Seychelles Forest Invaded By The Yellow Crazy Ant
The yellow crazy ant Anoplolepis gracilipes is ranked amongst the top 100 worst global invasive species and is responsible for catastrophic ecological impacts on islands. A new study published in the open access journal NeoBiota examines and assesses the effects and dangers of the introduction of the yellow crazy ant to the unique, endemic ecosystem of the mature palm forest of the Vallée de Mai, a UNESCO World Heritage Site, on the Seychelles.
The palm forest of Vallée de Mai is a unique ecosystem containing many endemic species, including the iconic coco de mer palm Lodoicea maldivica.
Impacts of invasive ants can include direct effects such as displaced local species, and indirect effects on key ecological functions such as frugivory, pollination and seed dispersal.
“Although the impacts and ecology of A. gracilipes have been well documented in degraded habitats in the Seychelles, little is known about this ant’s invasion potential in endemic palm forest ecosystems. Praslin, the second largest granitic island of the archipelago, is home to Seychelles’ native mature palm forest. This habitat represents one of the last island palm forest ecosystems in the world and hosts many species that are endemic to Praslin or the Seychelles,” explains Dr. Christopher Kaiser-Bunbury, TU Darmstadt, Germany.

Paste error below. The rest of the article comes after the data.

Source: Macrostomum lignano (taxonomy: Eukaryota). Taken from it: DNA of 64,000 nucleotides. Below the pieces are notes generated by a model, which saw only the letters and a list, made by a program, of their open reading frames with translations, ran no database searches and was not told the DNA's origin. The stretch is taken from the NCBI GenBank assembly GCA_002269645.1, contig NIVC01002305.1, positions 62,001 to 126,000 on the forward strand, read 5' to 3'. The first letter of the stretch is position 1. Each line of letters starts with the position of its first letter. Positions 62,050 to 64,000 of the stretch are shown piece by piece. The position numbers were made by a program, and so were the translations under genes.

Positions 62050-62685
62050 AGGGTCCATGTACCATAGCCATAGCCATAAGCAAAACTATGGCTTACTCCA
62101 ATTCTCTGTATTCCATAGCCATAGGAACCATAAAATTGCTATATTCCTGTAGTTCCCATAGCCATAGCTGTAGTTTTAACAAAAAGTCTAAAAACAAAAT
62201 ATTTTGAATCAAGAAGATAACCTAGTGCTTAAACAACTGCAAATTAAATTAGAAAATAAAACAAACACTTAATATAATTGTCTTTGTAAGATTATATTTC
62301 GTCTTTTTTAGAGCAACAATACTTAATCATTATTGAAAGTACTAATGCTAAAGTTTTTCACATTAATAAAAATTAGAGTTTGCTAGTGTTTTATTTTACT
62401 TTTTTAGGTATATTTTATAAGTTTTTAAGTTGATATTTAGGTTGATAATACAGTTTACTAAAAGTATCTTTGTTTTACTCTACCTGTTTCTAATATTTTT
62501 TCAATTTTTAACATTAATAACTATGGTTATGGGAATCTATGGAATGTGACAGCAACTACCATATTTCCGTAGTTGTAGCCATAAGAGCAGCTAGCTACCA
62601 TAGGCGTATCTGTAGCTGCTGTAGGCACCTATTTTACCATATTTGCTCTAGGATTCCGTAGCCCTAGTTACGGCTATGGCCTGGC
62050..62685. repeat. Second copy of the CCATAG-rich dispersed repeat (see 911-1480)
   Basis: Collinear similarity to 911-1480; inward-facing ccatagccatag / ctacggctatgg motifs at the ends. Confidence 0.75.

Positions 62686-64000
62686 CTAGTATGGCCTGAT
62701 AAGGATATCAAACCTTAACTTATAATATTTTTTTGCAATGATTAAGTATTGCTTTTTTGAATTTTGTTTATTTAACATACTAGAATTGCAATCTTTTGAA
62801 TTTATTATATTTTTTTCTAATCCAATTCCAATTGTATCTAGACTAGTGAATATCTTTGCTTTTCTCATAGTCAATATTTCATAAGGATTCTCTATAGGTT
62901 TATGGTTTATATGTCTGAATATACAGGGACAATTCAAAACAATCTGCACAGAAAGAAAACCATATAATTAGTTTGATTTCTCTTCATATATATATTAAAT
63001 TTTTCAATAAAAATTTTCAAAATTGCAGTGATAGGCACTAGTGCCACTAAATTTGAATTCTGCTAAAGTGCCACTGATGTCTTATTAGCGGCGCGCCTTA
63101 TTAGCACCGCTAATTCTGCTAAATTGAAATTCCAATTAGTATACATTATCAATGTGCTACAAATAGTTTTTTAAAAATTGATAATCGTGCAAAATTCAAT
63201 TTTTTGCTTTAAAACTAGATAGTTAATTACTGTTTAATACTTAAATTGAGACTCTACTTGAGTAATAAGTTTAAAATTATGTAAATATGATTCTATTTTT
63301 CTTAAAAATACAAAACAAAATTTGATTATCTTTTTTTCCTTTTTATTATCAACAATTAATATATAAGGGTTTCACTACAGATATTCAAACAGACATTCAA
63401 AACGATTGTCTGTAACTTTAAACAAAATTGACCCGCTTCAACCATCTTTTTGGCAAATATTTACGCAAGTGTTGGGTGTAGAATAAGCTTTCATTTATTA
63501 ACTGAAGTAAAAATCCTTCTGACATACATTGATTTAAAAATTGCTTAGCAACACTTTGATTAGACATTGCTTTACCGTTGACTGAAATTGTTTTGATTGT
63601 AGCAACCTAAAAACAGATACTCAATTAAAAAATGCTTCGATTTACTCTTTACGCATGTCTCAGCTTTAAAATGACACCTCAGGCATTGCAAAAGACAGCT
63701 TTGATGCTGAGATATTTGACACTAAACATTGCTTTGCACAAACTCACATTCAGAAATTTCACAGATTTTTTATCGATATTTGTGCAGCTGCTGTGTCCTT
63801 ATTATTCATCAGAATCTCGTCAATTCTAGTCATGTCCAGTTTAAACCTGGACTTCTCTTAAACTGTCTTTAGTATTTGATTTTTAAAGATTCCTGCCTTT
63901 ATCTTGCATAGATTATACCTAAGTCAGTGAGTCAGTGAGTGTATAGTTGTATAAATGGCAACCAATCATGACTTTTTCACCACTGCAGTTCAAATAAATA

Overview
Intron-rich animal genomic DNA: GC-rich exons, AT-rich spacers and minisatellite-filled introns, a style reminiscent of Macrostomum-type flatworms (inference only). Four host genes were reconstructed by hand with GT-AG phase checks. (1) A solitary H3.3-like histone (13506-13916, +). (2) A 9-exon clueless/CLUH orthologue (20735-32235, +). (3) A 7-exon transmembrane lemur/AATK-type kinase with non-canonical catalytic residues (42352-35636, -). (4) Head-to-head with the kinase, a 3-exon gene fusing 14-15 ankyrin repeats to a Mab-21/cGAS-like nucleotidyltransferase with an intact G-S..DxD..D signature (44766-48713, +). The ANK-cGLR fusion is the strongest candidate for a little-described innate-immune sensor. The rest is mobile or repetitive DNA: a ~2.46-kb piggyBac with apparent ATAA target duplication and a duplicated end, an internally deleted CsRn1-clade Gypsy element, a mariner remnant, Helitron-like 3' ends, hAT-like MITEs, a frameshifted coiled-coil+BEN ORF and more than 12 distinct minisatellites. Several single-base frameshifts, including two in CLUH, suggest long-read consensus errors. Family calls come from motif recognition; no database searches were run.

According to the new study in the palm forest Anoplolepis gracilipes was confined to the north-east of the Vallée de Mai and remained almost stationary between April 2010 and December 2012, with isolated outbreaks into the forest. Infested areas typically had significantly higher temperature and humidity and lower canopy cover.
Despite the limited distribution the study confirms some worrying trends. Abundance and species richness of the endemic arboreal fauna were lower in the A. gracilipes invaded area and Molluscs were absent from the invaded area. The current restricted distribution of A. gracilipes in this ecosystem, combined with lower abundance of endemic fauna in the invaded area, highlight the need for further research.
“Once an invasive species is established it is often difficult to eliminate or prevent further spread. In the case of A. gracilipes in the Vallée de Mai, further research into control or exclusion options, impacts and potential biotic resistance to ant invasion are required in addition to continued monitoring of distribution and abundance,” explains Dr. Kaiser-Bunbury.
Chemical control poses a considerable risk to non-target species, such as endemic ants. The study therefore advises promoting and researching resistance of the palm forest by creating and maintaining conditions which restrict A. gracilipes populations, such as the removal of introduced broadleaf trees which host high numbers of introduced hemipterans, and targeted control of ant nests in the most disturbed habitats.
Future research should experimentally assess and quantify parameters that ensure the resistance of the unique Vallée de Mai palm forest and its co-evolved plant and animal species.